News of the WeekImmunology

Elusive Interferon α Producers Nailed Down

Science  11 Jun 1999:
Vol. 284, Issue 5421, pp. 1746
DOI: 10.1126/science.284.5421.1746

You are currently viewing the summary.

View Full Text

Via your Institution

Log in through your institution

Log in through your institution


Summary

On page 1835, a team of immunologists reports pinning down the origins of a key component of our immune defenses: natural interferon-producing cells (IPCs), which churn out huge amounts of interferon a. This so-called cytokine has a variety of immune stimulatory effects that help protect cells against viral and bacterial infections, and it also curbs tumor growth. The IPCs turn out to be the immature forms of a special type of dendritic cell, an immune system sentinel that engulfs foreign proteins, or antigens, chops them up, and displays the pieces to other immune cells, the T cells. Thus, the cell turns out to have two roles in immunity, one when it's young and the other when it matures.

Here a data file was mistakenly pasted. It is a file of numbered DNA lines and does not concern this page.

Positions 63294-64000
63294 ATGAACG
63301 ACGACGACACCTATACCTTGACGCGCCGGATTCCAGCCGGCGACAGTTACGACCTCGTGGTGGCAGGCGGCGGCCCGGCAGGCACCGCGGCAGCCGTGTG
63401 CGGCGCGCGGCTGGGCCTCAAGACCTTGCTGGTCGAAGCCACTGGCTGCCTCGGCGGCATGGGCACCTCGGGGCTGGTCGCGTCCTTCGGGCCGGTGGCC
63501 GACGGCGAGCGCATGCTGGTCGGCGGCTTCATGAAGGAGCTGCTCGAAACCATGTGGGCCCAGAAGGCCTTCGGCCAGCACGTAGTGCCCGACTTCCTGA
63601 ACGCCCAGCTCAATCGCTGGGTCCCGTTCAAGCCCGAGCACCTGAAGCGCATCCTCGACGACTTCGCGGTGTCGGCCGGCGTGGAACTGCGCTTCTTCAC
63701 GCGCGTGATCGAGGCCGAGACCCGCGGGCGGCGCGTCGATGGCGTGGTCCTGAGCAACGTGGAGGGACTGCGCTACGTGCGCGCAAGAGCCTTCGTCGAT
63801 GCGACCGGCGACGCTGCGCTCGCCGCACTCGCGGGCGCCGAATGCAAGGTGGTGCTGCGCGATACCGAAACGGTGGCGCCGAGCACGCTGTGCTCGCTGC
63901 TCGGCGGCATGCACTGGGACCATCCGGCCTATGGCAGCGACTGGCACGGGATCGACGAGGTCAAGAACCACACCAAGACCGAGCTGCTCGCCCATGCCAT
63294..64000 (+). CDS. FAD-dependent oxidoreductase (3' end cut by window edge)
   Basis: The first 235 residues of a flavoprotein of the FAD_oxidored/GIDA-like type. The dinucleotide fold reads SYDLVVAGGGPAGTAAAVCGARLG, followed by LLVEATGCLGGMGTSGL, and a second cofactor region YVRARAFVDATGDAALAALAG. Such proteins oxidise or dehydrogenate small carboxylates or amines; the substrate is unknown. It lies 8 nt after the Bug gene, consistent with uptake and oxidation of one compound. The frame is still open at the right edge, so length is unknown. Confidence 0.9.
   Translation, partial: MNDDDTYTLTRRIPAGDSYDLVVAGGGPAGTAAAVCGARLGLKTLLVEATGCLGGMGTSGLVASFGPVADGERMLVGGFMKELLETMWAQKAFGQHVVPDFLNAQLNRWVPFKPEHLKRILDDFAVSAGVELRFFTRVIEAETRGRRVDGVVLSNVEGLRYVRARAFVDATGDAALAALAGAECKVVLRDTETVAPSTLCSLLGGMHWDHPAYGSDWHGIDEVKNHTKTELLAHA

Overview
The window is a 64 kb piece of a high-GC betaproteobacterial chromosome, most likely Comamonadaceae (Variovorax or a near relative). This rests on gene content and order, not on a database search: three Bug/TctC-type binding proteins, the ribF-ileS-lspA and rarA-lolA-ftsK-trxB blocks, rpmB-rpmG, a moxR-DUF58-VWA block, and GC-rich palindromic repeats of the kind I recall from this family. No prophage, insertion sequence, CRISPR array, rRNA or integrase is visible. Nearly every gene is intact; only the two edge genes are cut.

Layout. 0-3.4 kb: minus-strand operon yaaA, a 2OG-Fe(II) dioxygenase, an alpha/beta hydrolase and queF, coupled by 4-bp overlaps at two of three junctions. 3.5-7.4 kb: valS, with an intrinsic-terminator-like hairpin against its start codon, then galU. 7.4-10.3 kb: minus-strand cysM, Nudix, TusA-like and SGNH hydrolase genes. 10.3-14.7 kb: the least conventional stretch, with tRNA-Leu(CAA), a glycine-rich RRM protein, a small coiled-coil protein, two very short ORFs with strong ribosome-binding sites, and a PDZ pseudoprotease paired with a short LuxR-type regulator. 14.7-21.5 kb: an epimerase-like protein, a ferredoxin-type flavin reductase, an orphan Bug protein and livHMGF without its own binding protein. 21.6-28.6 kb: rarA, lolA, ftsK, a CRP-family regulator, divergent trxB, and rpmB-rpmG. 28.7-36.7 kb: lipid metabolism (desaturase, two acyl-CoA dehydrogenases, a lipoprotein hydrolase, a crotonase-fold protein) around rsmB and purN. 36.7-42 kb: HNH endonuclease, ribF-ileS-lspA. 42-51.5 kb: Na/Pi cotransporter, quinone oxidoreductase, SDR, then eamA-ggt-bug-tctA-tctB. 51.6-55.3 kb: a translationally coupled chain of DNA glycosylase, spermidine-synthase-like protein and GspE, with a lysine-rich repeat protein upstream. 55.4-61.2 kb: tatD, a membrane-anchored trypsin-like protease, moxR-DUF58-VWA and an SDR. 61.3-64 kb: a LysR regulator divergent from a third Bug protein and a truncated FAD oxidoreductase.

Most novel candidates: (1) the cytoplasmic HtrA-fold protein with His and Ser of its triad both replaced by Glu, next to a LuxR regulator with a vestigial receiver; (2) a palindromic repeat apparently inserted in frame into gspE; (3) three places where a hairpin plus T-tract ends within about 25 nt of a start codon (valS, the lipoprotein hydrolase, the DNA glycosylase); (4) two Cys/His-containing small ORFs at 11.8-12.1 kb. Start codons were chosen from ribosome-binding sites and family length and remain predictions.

Related Content